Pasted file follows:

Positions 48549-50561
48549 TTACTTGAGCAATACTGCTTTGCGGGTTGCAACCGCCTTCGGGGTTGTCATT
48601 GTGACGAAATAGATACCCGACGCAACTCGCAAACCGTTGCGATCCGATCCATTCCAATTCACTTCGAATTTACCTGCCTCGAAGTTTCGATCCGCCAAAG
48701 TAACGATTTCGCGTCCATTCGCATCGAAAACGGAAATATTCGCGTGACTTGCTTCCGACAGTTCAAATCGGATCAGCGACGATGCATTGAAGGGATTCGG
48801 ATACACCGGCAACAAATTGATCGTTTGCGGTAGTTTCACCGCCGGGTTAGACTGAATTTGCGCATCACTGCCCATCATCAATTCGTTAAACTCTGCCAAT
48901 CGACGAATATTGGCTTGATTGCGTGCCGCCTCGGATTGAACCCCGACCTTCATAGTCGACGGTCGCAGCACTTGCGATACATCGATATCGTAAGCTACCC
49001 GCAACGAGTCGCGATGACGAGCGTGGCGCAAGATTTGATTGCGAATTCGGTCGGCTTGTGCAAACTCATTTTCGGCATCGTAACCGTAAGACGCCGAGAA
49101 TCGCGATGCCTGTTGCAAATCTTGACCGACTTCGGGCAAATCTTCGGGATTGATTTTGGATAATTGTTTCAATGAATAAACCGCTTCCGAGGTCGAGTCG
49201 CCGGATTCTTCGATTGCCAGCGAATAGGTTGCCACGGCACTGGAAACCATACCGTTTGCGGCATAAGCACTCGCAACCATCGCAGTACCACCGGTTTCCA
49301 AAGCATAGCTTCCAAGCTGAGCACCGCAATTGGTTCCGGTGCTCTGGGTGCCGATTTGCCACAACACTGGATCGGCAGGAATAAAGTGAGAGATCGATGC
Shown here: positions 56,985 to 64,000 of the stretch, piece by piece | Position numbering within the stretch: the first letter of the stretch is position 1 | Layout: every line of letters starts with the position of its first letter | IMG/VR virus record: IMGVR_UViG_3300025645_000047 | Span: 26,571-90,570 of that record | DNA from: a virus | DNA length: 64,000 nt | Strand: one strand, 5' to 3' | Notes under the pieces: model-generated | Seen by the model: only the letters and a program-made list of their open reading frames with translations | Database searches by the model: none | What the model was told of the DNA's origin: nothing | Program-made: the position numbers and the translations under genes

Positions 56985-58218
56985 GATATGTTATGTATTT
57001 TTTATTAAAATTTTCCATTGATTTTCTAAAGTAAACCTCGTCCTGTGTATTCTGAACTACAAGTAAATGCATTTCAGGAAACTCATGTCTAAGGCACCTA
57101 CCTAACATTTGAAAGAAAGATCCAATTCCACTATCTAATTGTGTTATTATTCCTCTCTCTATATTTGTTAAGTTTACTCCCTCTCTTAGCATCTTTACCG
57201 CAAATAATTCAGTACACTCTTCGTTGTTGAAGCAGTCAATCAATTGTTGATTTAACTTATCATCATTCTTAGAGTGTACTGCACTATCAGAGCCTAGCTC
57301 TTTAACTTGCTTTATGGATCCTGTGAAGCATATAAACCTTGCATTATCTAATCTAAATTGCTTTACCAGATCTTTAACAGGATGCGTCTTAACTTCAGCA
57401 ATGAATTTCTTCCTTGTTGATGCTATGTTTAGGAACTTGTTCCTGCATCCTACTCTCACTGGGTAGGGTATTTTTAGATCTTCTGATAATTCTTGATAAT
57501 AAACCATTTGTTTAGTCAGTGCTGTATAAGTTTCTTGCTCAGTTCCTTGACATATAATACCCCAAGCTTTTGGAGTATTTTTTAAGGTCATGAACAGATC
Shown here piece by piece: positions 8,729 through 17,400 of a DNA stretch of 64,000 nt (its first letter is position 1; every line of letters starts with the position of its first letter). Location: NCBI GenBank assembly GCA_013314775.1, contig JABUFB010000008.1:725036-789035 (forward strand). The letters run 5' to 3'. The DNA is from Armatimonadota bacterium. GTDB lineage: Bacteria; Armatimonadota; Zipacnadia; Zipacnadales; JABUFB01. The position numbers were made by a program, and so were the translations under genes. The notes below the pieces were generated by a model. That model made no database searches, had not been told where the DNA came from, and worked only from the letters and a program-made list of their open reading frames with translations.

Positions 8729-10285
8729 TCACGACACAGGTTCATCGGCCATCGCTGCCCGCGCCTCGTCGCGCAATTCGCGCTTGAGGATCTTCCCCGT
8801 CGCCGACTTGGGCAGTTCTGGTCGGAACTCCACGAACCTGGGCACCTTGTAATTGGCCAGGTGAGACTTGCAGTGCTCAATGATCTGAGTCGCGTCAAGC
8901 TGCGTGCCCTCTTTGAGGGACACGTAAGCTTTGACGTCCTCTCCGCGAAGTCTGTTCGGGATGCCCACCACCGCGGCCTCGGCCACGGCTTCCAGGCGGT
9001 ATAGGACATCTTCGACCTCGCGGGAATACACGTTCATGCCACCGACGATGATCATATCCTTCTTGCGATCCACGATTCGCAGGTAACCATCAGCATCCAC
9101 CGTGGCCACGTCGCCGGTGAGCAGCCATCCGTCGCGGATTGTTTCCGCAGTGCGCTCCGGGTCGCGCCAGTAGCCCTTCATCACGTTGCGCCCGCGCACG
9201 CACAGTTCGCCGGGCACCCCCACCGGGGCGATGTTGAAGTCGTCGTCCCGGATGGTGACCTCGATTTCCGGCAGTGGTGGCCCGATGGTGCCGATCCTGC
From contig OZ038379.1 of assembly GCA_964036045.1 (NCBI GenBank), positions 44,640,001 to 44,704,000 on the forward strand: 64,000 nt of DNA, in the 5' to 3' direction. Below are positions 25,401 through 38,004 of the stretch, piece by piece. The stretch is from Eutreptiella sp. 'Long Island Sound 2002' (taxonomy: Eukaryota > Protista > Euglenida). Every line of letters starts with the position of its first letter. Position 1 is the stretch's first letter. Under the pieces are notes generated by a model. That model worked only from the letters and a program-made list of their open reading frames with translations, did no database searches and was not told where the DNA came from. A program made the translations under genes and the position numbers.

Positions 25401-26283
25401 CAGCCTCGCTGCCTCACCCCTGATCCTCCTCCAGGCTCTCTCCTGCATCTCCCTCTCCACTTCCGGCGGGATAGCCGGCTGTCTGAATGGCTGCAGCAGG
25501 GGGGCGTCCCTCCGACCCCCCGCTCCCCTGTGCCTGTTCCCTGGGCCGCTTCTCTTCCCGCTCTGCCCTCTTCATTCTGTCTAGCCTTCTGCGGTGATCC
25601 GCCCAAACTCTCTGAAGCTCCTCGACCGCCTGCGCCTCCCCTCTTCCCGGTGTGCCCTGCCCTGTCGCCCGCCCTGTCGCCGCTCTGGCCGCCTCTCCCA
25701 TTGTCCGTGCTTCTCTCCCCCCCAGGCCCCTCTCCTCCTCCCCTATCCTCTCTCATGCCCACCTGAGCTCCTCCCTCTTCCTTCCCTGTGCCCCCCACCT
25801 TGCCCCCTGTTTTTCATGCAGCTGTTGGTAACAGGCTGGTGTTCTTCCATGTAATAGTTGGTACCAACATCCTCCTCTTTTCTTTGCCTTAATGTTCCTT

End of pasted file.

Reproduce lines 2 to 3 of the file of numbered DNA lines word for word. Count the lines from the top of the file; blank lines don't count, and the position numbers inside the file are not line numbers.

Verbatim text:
48549 TTACTTGAGCAATACTGCTTTGCGGGTTGCAACCGCCTTCGGGGTTGTCATT
48601 GTGACGAAATAGATACCCGACGCAACTCGCAAACCGTTGCGATCCGATCCATTCCAATTCACTTCGAATTTACCTGCCTCGAAGTTTCGATCCGCCAAAG